I understand we’re not going to agree on the faith side of this. That’s kind of obvious. But I do ask for respect for my beliefs and I’m sure Hemant would back me up by saying I completely respect whatever you choose to believe or not. ”

    We.
    Are.
    Going.
    To.
    Help.
    People.

    And Muffins, I’m sorry you had the experience you did. I am also a quiet weird girl (some people may think creepy) :) and hate that you were treated that way. I hope you also enjoy the perks that can come when you can really turn it on though and freak some people out…. :)

  • Vanessa

    I’d like to point out that TWLOHA is not a Christian group as you made it sound in your post.

  • Gordon

    I’d like to point out that TWLOHA is not a Christian group as you made it sound in your post.

    I think they might be

    You need to know that rescue is possible, that freedom is possible, that God is still in the business of redemption.

    It is unspoken and there are only a few of us, but we will be her church, the body of Christ coming alive to meet her needs, to write love on her arms.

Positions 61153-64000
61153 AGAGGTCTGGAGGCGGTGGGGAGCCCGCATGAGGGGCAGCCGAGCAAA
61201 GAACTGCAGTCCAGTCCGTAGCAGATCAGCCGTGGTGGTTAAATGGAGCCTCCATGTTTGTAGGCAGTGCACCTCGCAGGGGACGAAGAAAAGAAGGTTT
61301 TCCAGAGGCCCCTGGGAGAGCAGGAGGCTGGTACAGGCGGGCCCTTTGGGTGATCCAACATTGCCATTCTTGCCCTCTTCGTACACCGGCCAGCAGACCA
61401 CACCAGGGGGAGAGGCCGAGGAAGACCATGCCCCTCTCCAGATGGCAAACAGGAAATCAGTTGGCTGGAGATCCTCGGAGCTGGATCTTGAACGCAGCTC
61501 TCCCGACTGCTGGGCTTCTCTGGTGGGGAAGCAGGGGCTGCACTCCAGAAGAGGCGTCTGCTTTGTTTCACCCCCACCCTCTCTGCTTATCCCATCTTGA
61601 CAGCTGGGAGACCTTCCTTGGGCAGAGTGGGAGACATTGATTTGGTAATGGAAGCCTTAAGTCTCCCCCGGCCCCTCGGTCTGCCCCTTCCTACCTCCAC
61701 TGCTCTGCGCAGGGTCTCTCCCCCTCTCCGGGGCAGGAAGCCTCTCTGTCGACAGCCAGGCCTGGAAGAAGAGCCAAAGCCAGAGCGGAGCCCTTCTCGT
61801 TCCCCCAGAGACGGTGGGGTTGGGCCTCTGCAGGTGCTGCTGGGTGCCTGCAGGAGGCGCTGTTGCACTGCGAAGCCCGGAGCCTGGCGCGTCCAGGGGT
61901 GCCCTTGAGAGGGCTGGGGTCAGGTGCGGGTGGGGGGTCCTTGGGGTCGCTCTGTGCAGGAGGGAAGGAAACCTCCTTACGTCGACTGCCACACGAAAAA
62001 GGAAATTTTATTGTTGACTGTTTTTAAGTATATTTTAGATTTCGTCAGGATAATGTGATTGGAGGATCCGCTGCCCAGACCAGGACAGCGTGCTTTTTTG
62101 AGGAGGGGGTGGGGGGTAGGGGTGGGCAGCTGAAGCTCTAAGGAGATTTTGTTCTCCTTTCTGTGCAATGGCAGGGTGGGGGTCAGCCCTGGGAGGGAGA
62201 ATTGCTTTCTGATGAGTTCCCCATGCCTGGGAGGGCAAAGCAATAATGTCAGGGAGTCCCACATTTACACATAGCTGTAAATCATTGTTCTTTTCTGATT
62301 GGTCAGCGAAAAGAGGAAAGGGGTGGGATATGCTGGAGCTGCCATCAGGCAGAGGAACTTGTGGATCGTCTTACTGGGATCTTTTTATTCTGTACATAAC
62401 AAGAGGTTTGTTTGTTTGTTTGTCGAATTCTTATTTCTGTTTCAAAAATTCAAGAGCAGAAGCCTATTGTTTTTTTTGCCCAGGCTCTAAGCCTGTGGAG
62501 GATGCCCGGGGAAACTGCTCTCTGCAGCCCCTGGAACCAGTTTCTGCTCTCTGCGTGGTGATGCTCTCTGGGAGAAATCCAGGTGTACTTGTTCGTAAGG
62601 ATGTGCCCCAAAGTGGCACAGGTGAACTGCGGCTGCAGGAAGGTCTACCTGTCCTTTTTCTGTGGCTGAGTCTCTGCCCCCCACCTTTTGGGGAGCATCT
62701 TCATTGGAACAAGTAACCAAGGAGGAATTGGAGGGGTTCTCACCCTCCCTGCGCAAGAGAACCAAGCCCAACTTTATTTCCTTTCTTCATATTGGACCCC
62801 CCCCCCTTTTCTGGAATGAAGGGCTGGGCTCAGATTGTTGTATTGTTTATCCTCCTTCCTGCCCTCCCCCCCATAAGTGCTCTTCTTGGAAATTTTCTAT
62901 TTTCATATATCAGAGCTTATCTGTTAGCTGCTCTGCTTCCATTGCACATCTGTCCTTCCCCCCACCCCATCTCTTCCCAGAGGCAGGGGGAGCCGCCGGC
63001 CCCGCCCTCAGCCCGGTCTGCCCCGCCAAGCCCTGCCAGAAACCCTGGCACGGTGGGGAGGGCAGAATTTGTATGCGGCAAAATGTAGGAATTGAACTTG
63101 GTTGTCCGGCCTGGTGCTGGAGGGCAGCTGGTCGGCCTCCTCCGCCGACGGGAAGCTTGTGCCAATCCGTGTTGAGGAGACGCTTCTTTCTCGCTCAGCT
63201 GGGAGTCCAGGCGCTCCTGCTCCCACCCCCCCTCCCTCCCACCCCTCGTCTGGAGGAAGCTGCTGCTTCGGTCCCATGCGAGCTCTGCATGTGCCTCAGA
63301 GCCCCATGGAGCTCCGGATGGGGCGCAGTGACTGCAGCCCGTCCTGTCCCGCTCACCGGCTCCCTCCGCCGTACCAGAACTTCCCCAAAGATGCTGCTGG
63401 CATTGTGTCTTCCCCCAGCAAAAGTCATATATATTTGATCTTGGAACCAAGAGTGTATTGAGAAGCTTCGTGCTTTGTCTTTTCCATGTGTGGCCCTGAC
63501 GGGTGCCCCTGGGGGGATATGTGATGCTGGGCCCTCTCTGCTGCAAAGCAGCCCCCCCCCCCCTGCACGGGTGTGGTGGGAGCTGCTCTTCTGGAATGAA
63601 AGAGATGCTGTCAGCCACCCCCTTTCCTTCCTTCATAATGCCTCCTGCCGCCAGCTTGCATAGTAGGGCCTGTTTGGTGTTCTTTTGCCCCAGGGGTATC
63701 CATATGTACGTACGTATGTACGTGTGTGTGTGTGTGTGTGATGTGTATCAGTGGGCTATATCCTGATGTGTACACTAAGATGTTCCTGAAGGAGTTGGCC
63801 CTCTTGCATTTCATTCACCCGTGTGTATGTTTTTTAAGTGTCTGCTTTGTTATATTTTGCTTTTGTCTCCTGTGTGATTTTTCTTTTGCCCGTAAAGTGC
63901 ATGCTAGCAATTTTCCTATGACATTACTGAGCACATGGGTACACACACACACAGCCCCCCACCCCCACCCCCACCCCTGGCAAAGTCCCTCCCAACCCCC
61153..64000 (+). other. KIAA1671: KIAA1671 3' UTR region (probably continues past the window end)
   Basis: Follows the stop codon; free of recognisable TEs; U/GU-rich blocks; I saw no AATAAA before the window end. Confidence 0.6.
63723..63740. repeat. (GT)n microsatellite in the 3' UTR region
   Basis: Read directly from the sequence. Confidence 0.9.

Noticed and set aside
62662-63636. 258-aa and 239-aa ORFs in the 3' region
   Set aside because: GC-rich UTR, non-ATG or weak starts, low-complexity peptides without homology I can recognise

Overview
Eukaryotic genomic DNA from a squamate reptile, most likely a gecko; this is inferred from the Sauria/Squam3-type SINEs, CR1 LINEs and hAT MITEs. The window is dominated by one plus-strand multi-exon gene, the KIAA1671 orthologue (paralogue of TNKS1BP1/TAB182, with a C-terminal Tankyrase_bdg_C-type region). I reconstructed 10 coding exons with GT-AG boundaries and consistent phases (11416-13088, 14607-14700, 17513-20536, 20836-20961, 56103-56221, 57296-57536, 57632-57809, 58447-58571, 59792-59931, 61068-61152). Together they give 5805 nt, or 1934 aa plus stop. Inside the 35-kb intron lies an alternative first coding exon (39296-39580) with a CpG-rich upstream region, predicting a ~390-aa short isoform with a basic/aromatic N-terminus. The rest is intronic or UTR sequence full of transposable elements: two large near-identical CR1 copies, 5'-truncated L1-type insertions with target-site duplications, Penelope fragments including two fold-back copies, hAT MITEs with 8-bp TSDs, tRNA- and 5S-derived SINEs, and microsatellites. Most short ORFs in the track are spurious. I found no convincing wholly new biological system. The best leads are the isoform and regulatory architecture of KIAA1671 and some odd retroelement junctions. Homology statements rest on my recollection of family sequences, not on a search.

Even the official denial effectively admits they are christian, but dont want to be too public about it

    Q: Is TWLOHA a “Christian” organization?
    A: We feel that the story (and the rest of this project) speaks for itself. Identifying something such as a band, store, venue or project as “Christian” often alienates those outside of the church/Christian culture, and we don’t want to do that

  • Drew M.

    Anne,

    I have no doubt that you are a genuinely good person and I admire your desire to go and directly help those in need. I visited your blog and was quite prepared to donate until I read the following comment by Lex:

    That’s kind of funny. On the surface, the friendly atheists want to out-give the Christians to make a point. Underneath, God’s using them to spread the gospel in Haiti.

    I’m sorry, but I can not help enable someone into believing that my will is not my own. I still want to help in some way, so I will donate to Sebastián Vélez as Hemant suggested.

    I sincerely wish you the best of luck!

  • Ibis

    Anne wrote:

    But I do ask for respect for my beliefs and I’m sure Hemant would back me up by saying I completely respect whatever you choose to believe or not. ”